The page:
Google: We’ve Made a Breakthrough in Image Search
Humans may excel at pattern recognition, but computers aren't very smart at identifying images. Our brains can immediately identify photos of famous landmarks such as the Statue of Liberty or Great Wall of China, but computers are typically clueless without text tags as a cheat sheet.
This may be change, however, if a Google research project in "computer vision" pans out. The search giant Monday presented a paper on landmark recognition at the Computer Vision and Pattern Recognition (CVPR) conference in Miami. The new technology allows computers to quickly I.D. images of more than 50,000 world landmarks with 80-percent accuracy, Google says.
Google is quick to point out its pattern-recognition technology is still a research project and not a new service. That makes sense, as a search tool that's right just 8 out of 10 tries isn't ready for prime time. Still, the concept is pretty cool and could prove a boon to travelers if Google can someday boost the accuracy rate. The ability to snap a photo of an unidentified landmark and have your smartphone or Net-enabled camera identify it immediately would be popular, I think. Of course, there's also the potential for scientific and consumer applications that no one's thought of yet.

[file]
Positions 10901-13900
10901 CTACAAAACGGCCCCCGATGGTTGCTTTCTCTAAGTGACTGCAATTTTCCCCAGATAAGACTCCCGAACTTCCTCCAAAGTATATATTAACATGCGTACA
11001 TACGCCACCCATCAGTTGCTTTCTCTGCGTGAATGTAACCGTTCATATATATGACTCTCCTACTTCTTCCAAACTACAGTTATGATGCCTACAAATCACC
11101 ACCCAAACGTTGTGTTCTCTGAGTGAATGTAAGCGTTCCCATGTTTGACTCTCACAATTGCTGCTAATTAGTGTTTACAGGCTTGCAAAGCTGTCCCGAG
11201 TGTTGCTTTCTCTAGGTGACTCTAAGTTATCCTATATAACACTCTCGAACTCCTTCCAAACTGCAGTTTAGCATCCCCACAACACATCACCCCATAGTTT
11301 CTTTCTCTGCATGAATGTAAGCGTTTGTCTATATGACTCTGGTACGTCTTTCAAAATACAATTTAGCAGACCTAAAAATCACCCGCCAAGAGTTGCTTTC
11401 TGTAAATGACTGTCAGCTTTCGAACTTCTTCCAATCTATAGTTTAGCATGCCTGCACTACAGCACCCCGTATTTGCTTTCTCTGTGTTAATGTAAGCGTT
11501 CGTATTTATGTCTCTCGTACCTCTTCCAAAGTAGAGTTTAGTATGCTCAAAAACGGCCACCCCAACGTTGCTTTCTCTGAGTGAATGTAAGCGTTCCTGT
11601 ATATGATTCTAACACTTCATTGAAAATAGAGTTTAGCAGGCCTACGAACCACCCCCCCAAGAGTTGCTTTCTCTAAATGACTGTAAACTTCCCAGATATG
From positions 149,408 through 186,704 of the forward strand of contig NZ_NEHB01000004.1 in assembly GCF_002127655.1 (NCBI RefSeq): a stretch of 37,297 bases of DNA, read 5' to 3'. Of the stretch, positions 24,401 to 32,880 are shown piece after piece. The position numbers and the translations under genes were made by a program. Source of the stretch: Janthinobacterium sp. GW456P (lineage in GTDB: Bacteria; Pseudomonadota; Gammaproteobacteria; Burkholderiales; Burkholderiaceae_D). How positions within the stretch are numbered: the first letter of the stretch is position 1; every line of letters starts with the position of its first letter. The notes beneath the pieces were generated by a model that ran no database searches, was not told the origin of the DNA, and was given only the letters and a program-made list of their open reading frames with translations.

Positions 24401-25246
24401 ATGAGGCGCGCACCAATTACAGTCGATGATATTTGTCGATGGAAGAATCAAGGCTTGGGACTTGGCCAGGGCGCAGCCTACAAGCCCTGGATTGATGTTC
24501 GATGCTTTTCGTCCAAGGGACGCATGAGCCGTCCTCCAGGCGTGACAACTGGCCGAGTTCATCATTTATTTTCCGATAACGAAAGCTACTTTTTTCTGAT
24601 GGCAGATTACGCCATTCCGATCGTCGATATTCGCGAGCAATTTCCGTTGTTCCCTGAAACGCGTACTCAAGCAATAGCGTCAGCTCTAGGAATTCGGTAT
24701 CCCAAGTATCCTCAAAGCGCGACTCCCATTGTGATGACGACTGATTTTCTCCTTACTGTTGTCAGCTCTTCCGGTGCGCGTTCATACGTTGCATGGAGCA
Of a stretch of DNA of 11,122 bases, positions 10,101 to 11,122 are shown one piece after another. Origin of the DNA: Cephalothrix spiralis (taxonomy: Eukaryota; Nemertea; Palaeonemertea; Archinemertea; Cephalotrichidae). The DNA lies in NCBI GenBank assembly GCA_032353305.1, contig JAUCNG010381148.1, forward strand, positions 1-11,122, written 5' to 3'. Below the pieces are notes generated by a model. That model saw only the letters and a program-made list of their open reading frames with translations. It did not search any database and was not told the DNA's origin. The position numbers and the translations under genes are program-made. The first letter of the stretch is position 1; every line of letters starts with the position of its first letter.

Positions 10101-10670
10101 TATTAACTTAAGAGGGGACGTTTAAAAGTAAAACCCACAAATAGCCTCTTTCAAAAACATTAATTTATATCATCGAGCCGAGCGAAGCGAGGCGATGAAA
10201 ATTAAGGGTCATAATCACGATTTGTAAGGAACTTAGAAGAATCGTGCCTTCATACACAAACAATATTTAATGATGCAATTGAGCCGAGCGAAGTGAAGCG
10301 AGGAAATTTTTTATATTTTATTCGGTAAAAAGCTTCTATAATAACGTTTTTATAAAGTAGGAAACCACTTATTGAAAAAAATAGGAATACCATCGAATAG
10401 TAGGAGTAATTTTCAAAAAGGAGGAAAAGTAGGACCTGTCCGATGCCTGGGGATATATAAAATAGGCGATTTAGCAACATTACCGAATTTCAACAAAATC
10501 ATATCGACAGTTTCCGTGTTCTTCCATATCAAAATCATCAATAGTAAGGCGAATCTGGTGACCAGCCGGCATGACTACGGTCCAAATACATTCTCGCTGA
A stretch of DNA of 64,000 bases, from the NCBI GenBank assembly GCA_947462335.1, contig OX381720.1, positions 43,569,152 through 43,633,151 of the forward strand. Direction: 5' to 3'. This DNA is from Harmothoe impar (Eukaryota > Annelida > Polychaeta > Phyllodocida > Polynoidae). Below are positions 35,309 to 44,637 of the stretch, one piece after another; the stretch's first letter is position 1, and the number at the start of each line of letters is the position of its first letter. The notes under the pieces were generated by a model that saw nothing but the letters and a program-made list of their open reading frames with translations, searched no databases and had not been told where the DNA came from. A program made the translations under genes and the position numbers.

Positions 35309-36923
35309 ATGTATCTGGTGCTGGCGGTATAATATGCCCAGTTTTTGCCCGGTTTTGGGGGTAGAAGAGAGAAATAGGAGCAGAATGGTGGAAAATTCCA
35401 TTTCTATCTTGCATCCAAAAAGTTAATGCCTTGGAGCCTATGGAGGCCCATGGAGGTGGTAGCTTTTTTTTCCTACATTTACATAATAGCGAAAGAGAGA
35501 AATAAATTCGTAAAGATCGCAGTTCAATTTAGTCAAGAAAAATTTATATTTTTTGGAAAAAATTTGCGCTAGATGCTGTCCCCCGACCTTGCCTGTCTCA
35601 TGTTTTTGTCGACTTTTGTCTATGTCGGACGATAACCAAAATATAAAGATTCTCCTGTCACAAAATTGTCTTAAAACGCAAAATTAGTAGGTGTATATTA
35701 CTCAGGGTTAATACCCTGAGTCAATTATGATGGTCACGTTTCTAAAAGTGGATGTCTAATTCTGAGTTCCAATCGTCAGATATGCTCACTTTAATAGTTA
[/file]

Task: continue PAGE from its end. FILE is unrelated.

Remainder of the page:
So how does it work? Jay Yagnik, Google's head of computer vision research, explains in a blog post. The first step is to use 40 million GPS-tagged photos from two Google services, Picasa and Panoramio, and online tour guide webpages to compile a list of landmarks. "Next, we found candidate images for each landmark using these sources and Google Image Search, which we then "pruned" using efficient image matching and unsupervised clustering techniques," he writes.
The final step was to develop an indexing system for fast image recognition. But despite the cleverness of the project, accurate image search remains tricky. As the photo below indicates, unrelated landmarks may share similar architectural features; also, the inclusion of an enormous banner or flag can lead to a false match.
Hopefully Google's research project will improve image search, which today is too reliant on tagging. The next step would be to find a way to identify the countless number of non-landmark images, but that task seems infinitely more challenging.